Last week’scensus debacle is about as clear an indication as you can get that the Australian government is grossly under prepared for the information boom that continues to explode around our nation.
Nanjing Night Net

Tech fail: The 2016 Census debacle has the internet awash with memes poking fun at the failed system, including this gem from British comedy The IT Crowd.

Year after year, Australian communications infrastructure and policy slip further behind the world standard, with businesses and end users left to battle for bandwidth on a sputtering network.

By simple comparison,users in Singapore enjoy servicesup to 100 times faster than Australia, while we wallow in 60thplace for global internet speeds with a substandard NBN network struggling to keep up.

It was little surprise then, that in the lead up to the August 9 census night, thousands of Australians expressed concerns over the Australian Bureau of Statistics’ ability to protect the data they were planning to collect.

Senior ministers, including Prime Minister Malcolm Turnbull, were quick to assure the public that the new online collection system was safe and secure from external threats. Even quicker to follow werethreats of penalties which, until the system failed spectacularly just a few hours into the evening, were thrown about with such abandon that many people felt compelled to complete the survey regardless of their privacy fears.

As a reasonably tech-savvy individual with a social circle comprising many leading IT and communications specialists, my alert level was high prior to August 9. Many of my friends and colleagues stated they would refuse to complete the survey on principle alone, given the requirement to share personal details not previously mandatory in the collection.

The census is without question an incredibly important piece of Australian history, data that is used for decades of planning to make decisions on the future of our country.Many citizens who felt the need to refuse participation this year were blasted by others for being paranoid, and denigrating the intention behind the collection.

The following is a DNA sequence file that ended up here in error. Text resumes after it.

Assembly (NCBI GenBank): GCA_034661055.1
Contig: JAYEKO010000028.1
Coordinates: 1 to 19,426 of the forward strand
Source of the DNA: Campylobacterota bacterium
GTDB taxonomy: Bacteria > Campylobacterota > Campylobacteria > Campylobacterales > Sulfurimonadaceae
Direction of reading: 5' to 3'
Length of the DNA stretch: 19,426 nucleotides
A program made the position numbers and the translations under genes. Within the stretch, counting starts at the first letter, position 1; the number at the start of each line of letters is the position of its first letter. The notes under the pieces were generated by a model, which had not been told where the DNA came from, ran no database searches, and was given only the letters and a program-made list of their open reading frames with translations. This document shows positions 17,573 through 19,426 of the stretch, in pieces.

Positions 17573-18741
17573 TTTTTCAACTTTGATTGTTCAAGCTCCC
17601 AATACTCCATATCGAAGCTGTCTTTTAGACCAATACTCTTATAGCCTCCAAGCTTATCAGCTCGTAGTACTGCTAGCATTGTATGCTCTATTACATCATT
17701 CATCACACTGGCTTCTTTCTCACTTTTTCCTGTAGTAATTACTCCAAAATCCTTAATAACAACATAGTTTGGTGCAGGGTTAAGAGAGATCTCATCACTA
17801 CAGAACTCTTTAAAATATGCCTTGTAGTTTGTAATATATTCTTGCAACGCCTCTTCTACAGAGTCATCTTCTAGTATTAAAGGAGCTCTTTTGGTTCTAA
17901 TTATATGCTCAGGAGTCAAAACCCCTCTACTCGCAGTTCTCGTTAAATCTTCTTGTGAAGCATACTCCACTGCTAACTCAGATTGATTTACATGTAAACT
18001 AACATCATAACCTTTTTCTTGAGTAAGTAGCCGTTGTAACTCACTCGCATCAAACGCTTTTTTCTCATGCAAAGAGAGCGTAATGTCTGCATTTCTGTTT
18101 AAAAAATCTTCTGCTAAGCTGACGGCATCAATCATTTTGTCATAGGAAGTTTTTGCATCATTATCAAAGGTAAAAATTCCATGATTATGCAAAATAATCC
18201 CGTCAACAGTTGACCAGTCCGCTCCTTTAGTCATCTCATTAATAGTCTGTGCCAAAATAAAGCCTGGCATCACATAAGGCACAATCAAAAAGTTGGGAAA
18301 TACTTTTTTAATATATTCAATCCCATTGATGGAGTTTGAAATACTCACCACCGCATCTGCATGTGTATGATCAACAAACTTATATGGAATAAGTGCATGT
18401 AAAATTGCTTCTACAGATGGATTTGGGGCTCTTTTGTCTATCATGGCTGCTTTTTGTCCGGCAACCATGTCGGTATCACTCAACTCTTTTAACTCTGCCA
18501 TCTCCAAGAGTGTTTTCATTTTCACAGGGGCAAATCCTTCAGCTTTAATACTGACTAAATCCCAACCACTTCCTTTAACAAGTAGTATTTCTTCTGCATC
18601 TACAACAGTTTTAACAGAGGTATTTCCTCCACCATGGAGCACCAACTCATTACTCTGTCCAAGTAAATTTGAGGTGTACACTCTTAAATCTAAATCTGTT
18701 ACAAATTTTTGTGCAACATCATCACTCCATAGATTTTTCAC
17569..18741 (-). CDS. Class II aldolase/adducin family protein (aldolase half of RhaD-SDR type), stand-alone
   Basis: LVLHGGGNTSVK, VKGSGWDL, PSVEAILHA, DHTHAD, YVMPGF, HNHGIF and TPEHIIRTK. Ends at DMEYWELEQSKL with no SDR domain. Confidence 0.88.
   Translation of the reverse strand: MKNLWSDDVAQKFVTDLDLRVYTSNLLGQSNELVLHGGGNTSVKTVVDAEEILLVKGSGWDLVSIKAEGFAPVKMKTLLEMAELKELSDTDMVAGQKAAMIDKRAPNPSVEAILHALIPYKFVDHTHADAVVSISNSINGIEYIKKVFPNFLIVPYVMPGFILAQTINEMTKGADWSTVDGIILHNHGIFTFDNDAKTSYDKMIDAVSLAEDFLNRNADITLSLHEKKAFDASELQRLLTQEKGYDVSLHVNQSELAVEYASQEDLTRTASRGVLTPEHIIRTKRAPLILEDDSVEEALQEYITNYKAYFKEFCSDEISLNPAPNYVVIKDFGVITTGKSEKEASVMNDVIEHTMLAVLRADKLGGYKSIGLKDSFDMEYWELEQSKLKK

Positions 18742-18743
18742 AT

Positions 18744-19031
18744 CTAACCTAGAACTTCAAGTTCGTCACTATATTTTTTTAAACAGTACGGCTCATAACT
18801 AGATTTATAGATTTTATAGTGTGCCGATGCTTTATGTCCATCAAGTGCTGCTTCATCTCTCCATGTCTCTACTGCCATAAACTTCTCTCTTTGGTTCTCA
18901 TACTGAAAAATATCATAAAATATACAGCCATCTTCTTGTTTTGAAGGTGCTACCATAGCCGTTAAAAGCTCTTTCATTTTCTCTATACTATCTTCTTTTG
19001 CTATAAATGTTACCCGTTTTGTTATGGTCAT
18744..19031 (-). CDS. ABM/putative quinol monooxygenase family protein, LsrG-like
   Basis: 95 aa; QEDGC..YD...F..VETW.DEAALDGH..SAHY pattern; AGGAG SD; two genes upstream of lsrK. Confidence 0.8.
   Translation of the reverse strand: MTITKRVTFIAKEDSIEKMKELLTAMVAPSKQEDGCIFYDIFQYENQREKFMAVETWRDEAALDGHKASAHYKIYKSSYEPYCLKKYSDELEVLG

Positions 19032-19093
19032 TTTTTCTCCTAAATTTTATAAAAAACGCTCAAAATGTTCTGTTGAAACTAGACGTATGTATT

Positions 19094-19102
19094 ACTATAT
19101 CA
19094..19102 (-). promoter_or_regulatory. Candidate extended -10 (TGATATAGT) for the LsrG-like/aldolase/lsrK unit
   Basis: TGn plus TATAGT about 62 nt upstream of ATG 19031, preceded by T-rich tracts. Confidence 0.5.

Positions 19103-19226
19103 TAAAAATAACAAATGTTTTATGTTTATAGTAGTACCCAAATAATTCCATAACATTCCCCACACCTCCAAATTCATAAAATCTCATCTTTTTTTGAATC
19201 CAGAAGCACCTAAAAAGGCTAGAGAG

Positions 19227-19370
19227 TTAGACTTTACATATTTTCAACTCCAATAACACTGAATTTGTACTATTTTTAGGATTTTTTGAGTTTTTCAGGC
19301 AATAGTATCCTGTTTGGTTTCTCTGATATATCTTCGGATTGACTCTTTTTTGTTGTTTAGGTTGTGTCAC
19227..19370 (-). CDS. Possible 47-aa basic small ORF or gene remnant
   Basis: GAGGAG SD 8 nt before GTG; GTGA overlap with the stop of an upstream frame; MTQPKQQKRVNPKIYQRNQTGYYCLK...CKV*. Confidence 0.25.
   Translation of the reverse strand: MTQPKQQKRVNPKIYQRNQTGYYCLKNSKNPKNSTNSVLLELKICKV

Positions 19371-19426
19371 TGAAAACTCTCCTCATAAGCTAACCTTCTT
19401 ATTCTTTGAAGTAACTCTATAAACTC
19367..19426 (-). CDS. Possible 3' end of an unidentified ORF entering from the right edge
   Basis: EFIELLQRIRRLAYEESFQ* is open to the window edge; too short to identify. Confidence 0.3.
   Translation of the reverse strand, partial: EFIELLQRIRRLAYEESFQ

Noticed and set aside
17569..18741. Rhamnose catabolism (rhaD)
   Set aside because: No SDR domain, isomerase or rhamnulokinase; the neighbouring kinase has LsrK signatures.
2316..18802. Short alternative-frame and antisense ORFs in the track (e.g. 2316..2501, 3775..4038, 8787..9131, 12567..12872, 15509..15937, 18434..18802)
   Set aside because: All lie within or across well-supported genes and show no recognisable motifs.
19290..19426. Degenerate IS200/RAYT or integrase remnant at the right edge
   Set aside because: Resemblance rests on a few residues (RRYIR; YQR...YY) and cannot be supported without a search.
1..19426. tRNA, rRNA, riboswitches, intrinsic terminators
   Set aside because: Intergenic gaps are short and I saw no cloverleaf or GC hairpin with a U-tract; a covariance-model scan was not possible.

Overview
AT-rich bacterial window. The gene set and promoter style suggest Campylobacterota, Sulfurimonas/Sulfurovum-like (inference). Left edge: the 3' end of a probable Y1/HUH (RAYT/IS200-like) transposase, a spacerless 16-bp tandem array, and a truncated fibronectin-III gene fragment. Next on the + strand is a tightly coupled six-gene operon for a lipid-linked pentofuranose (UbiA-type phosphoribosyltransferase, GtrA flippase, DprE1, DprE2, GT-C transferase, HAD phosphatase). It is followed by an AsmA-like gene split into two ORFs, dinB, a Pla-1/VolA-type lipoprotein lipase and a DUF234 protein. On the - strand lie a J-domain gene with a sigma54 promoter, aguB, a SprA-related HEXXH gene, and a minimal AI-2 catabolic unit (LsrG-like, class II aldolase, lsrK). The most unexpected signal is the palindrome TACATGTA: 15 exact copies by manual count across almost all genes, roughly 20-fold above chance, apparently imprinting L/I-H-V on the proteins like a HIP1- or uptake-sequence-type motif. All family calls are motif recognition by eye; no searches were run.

A few hours into the evening of August 9, however, and those fears started to become a reality as the woefully under-equipped IBM-led census system collapsed under the weight of half the country trying to access the website at once.

Initial reports from the ABS suggested the website was under attack from overseas ‘hackers’ with a plan to bring the website down via a distributed denial of service (or DDoS)onslaught.

In simple terms, a DDoS attack brings a website down by sending thousands upon thousands of false users to that site until it reaches a point of overload. According to website digitalattackmap南京夜网, as little as $150 can purchase a week-long DDoS attack on the dark web, the internet’s own black market.

On the surface, such an attack was believable. High profile media attention had made the census the number one topic around the country last week, and hackers would certainly relish taking down such an important site.

But within minutes of the blame being laid on ‘overseas threats’, a live data visualisation from digitalattackmap南京夜网 showed no unusual activity in internet traffic, from statistics provided by over 270 internet service providers. Such an attack would almost certainly show spikes in traffic, but none occurred.

In the week since the site collapse, the battle continues to even re-instate the website with computer giantIBM now facing serious questions over it’s role in the debacle.Of Australia’s estimated 9.2 million households less than half have completed their 2016 census, with many more renewing their vow to boycott the shakysystem.

The ABS and the government now face the unenviable task of regaining the public’s trust after not just one, but a number of continuing tech fails and half-truths.Until they acceptthat Australians are becoming increasinglytech-smart, and thateven the average user can poke holes in their ever-weakening excuses, the census process will suffer. –Nicky Lefebvre

This story Administrator ready to work first appeared on Nanjing Night Net.